11 Oct. 2009|
Woodworking joints and how to use them,plans for desk with secret compartments,wood carving sculpture patterns - How to DIY
In this series I’ll take a look at some of the more common joints and when it is appropriate to use them. Butt joints are simply two pieces of wood attached perpendicularly to each other, using something external, often nails or screws, for strength.
Butt joints are good to use for rough or rustic work or when time is more important than looks. I’m including miters here because on their own they are only as strong as the glue holding them together.
I’ll begin with several quick and easy joints that require little or no shaping of the wood. Make sure your joining technique is appropriate for the job (a metal corner bracket might be needed for additional strength, for instance). It’s advantages are that it works well in plywood and it is quick and relatively easy.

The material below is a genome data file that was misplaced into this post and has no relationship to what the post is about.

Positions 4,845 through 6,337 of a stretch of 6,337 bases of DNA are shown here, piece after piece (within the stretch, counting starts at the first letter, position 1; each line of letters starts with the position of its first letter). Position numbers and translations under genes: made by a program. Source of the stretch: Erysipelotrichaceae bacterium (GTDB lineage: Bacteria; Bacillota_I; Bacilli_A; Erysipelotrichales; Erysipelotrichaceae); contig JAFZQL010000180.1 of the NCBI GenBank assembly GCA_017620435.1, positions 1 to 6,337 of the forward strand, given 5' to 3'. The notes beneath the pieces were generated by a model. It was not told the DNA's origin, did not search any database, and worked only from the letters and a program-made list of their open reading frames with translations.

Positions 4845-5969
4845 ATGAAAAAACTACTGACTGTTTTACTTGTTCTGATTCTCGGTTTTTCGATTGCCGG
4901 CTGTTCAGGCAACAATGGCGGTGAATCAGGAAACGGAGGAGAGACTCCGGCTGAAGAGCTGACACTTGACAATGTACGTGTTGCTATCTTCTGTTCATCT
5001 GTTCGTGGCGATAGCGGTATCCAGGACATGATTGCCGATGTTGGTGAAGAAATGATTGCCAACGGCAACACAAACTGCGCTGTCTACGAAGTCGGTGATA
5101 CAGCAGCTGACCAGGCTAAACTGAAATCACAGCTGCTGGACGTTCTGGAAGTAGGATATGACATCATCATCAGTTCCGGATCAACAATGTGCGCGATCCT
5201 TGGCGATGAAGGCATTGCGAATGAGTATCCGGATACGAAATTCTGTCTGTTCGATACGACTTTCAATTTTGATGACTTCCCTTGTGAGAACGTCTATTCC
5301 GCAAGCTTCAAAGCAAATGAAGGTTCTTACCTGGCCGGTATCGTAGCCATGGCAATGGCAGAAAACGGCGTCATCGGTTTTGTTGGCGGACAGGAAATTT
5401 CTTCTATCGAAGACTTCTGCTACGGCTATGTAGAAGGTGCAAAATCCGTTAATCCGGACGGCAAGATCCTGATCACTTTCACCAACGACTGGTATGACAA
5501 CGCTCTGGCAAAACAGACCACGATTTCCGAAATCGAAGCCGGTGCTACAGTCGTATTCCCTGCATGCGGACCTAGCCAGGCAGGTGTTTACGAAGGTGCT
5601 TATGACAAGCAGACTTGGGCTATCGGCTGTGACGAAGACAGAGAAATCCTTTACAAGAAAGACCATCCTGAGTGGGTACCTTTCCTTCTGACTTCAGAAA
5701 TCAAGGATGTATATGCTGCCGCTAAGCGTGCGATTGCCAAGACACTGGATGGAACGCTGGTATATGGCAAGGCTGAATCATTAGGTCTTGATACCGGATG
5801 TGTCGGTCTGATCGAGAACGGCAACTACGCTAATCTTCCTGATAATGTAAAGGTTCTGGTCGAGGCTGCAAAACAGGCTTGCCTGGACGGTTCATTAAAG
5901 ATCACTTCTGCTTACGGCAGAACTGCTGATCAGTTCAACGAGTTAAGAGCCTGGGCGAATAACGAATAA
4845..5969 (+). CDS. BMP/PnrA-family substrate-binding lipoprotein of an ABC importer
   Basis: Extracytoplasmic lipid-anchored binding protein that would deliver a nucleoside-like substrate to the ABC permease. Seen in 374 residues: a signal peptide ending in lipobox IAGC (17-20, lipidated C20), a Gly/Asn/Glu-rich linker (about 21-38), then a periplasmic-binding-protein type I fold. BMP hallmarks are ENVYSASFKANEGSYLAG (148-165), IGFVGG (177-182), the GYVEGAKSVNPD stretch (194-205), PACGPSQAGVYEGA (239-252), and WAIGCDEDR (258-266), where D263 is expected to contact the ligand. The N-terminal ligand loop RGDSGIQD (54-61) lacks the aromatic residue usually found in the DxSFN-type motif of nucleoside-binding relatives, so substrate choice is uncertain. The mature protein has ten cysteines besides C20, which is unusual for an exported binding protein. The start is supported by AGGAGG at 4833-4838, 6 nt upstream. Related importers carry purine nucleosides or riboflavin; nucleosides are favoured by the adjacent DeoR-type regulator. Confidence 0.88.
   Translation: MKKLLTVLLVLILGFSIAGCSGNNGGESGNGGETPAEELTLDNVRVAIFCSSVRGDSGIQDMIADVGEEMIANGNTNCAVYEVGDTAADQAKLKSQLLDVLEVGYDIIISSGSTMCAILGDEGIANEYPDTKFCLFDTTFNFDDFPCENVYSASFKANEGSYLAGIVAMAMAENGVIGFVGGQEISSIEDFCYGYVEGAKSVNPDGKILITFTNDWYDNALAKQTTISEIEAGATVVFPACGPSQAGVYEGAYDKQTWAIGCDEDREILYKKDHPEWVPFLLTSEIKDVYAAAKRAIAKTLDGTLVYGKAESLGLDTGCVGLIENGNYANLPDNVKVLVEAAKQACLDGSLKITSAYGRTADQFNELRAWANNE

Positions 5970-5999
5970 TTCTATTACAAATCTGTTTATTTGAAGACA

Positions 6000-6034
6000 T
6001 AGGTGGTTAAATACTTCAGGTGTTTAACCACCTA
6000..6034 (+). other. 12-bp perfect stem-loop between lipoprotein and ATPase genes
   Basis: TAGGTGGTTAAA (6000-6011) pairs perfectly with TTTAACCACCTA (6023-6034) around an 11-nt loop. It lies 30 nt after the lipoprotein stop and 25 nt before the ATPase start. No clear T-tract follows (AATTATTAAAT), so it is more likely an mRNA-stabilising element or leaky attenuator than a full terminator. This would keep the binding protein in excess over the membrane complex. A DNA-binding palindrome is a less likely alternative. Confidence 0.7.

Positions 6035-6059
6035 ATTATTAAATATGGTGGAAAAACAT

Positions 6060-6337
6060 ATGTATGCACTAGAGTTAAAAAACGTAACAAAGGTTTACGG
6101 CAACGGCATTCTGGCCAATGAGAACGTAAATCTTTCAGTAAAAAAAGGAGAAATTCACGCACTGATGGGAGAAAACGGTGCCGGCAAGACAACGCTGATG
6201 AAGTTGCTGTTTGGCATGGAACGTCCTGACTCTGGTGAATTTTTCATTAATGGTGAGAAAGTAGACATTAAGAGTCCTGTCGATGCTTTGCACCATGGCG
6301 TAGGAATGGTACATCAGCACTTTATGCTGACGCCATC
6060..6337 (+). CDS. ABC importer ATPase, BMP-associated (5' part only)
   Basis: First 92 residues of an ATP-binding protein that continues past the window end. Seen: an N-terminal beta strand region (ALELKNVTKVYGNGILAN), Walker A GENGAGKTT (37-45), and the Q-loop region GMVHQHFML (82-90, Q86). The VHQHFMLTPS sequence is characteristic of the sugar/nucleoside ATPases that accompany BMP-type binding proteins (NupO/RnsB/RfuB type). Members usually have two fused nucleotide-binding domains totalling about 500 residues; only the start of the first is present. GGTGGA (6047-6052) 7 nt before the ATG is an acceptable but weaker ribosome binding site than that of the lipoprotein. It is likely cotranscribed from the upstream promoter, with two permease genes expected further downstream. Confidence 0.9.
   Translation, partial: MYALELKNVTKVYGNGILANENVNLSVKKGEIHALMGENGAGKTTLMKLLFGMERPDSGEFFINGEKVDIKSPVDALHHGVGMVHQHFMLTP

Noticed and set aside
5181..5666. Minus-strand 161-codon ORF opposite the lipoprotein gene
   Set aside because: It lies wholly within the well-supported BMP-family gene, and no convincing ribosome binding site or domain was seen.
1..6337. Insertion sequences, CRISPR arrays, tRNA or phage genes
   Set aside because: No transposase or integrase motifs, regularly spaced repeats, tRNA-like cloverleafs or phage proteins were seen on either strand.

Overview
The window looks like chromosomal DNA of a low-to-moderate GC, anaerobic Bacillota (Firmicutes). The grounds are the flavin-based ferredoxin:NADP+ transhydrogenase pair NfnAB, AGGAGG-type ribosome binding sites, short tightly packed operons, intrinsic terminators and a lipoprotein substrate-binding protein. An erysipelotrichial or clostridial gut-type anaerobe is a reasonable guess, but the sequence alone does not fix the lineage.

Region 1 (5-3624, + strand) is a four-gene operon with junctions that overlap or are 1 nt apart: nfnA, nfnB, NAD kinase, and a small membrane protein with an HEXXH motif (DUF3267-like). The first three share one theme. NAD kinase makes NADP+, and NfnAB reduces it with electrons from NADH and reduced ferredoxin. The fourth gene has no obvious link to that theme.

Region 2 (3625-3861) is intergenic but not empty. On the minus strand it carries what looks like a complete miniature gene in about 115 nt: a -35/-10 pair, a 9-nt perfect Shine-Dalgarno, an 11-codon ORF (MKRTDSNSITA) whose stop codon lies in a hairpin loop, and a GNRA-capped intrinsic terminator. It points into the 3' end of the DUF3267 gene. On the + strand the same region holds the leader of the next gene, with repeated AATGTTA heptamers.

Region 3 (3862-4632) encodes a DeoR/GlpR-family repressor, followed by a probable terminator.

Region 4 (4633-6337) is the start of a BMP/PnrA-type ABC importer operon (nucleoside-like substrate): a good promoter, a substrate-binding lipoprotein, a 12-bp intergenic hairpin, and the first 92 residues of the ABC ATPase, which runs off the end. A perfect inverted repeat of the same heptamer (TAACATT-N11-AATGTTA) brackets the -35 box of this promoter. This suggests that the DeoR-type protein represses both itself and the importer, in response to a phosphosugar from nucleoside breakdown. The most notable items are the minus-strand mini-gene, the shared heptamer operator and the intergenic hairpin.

They have the advantage of having more glue surface than a straight butt joint, but the joint is still end grain.
Because the screws are toe-nailed at an angle into the wood, the joint is much stronger than a typical butt joint where the screws go directly into the end grain. New glues are incredibly strong and a small box made only with miters will usually hold just fine, but adding a spline is a good idea to strengthen the joint.